Aren’t Weekends great? Don’t you wish you could take Weekends out for dinner, ply them full of wine and then take them home and have your wicked way with them? Weekends are so cool and full of awesome that if an election was held today to find the Supreme Ruler of the Known Universe, Weekends would win by a landslide.
Weekends are when you let your hair and treat yourself to whatever (or whoever) it is that floats your boat. But think about this, people: in order for you to enjoy your weekend, there are those who earn their living so you can trip the light fantastic. So, at the risk of sounding like a party pooper, please respect hard-working bartenders, waiting staff, cinema workers and the bloke who sources your drugs. Without them, your Weekends just wouldn’t be the same.
I’m off to work now. Don’t get too drunk, you hear me?
I like to think that somewhere in the world of music, there exists a composition that is us. I also believe that as our lives change, so does the soundtrack that follows us around. When I was in my teens, my theme tune of Paul McCartney and Wings’ Live And Let Die. To a certain extent, my reasons for having this song ‘sing’ for me haven’t changed. But now that I think about it, I find myself going back to Steely Dan.
So, for the time being and until my circumstances change one more, my Life Song is Do It Again.
No, not the emoticon but the character: John Le Carre’s famous spymaster, George Smiley. Coming out of a screening of the recent adaptation of Tinker Tailor Soldier Spy, I thought about fictional characters authors are most famous for. Fleming has Bond, Lee Child has Jack Reacher, Conan Doyle had Sherlock Holmes.
For people of a certain age, Sir Alec Guinness’s portrayal of Smiley was the benchmark by which Gary Oldman would be judged. But now Le Carre’s creation has a new lease of life, and I would love to see him return for another adventure.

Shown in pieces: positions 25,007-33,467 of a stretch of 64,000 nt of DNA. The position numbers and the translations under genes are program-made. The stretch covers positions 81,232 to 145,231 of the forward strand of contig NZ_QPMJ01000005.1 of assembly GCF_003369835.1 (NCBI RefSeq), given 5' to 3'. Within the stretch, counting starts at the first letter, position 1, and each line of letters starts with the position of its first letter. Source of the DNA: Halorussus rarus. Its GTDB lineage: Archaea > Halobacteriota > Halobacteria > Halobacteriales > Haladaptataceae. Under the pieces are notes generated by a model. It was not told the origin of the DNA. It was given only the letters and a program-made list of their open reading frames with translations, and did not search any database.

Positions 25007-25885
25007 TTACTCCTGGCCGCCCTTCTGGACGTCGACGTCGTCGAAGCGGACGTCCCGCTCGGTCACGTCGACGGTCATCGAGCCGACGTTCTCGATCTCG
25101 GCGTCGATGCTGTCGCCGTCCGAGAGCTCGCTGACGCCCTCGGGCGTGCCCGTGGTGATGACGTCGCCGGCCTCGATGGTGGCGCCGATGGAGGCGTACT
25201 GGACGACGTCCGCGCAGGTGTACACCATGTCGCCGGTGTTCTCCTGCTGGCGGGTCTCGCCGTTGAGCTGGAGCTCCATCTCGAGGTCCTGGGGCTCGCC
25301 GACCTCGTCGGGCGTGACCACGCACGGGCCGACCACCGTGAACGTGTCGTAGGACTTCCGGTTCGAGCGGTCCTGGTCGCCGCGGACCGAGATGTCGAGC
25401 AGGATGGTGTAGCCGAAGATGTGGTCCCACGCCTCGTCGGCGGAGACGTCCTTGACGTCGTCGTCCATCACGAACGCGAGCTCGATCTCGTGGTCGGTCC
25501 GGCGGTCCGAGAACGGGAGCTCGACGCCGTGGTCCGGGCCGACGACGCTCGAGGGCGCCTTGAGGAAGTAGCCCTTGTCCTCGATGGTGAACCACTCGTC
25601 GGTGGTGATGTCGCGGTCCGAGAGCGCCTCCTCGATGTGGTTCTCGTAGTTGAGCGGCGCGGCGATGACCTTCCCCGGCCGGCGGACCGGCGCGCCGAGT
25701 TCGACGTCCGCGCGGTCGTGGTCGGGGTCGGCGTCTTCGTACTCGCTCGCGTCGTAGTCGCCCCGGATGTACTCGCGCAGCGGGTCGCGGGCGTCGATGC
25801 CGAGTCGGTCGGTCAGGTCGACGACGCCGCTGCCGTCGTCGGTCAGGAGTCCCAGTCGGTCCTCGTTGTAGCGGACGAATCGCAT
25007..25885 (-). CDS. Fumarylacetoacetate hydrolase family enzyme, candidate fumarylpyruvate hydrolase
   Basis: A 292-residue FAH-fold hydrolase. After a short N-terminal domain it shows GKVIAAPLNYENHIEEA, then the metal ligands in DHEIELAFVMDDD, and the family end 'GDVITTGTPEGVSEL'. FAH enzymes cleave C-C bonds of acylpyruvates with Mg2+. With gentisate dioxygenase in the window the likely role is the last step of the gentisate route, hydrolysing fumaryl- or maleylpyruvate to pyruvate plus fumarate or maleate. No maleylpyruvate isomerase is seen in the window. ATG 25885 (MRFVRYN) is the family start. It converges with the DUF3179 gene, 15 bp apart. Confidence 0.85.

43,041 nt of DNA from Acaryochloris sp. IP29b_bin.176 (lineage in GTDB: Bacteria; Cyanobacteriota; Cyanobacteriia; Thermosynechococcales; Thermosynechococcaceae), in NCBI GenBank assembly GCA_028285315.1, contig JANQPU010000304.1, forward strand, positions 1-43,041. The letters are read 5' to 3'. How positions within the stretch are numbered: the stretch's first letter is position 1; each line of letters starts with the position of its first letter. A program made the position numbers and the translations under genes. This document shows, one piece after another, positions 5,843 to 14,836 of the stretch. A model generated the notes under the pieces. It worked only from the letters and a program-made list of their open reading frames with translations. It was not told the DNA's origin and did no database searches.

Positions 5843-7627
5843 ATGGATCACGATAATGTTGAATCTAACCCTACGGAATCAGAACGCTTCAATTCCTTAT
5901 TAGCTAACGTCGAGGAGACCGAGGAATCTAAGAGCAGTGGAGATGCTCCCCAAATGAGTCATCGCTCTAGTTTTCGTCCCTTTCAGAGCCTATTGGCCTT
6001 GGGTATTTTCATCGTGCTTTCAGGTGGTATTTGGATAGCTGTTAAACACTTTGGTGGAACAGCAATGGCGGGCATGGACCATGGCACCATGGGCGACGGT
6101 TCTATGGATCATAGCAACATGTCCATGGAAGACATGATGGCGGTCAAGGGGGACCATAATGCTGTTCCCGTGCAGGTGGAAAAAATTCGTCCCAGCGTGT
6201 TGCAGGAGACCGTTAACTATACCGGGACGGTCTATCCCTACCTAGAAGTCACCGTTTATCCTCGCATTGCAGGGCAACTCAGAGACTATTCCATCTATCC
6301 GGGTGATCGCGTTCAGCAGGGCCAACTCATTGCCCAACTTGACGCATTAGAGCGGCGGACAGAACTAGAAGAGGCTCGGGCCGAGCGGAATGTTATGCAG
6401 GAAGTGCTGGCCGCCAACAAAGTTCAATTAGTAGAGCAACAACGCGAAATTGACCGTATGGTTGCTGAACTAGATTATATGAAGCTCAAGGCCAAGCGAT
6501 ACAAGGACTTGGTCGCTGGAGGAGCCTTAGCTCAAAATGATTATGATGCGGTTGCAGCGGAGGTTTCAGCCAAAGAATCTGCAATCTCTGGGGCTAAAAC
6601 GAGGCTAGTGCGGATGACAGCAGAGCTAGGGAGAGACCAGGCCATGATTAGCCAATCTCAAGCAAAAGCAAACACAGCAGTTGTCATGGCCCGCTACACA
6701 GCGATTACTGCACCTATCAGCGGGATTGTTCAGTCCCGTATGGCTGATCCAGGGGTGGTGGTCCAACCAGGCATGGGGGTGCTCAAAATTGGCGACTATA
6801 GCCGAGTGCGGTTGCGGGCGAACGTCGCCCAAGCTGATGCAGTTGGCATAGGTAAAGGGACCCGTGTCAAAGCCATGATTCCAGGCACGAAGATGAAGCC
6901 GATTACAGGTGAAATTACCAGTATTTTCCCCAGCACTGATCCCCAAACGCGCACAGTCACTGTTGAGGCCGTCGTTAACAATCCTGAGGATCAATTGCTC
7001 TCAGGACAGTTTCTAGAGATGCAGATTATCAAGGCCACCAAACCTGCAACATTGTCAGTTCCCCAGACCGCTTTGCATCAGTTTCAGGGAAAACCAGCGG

Classic characters will live forever.
Posted in 100 Days, 100 Words, Books, Movies, Television, writing
Tagged Adaptation, Books, Conan Doyle, Film, George Smiley, Jack Reacher, James Bond, John le Carré, Lee Child, Movies, Sherlock Holmes, Tinker Tailor Soldier Spy, writing
Tony Curtis, 1925 - 2010
I was sad to hear that Tony Curtis died today. Aged 85, Curtis put in a good innings, enjoying movie roles and wives with equal aplomb.
Oscar-nominated for The Defiant Ones (in which he starred alongside Sidney Poitier) and a favourite of movie-lovers everywhere for the classic comedy Some Like It Hot, it was through the medium of television that I first got to “know” him.
In the late Sixties, he starred in a TV programme called The Persuaders with the man who would be James Bond, Roger Moore. Curtis loved television. It allowed him freedom that movies could not.
He took on the role of Danny Wilde with relish, ad-libbing much of script and performing most of his own stunts. His role was that of a comic foil to Moore’s Lord Brett Sinclair, your typical British upper-crust playboy. The premise was simple: two men, with backgrounds that shouldn’t mix, are brought together by a judge so they can solve cases the courts cannot.
It was fun while it lasted – just the one season – and it brought to an end a sequence of British adventure shows that included Danger Man, The Avengers and The Champions (all funded by Lord Lew Grade’s company ITC).
Curtis was to make one more foray into the world of TV. Hands up those of you who remember him as Roth in the Robert Urich detective show Vega$!
The Persuaders, starring Tony Curtis and Roger Moore. Featuring another iconic theme tune from John (James Bond) Barry. They do not make them like this anymore.
Posted in Television
Tagged Academy Award, Arts, Comedy, Defiant Ones, James Bond, Marilyn Monroe, Movies, Robert Urich, Roger Moore, Sidney Poitier, Some Like It Hot, Television, The Persuaders, The Saint, Tony Curtis, Vega$
The following is a short movie about pick-ups and how they’ve evolved over the decades; from the smooth and almost chivalrous attraction of the 20s and 30s, to the “free love” variant of the 60s, right through to the YUPPIE Blackberry type associated with our modern age.
This is film, less than 10 minutes long, is the creation of John Sanders, Erin Hunter and Mark Perry. It came to my attention via a friend, Ryan Hunter (whose sister is the woman in the film). Please feel free to share this the rest of the world. I think it’s great.
Posted in Life, Movies
Tagged Adam & Eve, art, Christianity, Erin Hunter, Filmmaking, John Sanders, Mark Perry, Movies, Pick-ups, PR Newswire, Religion and Spirituality, Times Square
This is a fan-made video, using graphics that come from the official graphic novel of Stephen King’s The Gunslinger. I’m not sure who put it together but it’s very well done. I recommend this for fans of the series. The narration is from The King himself.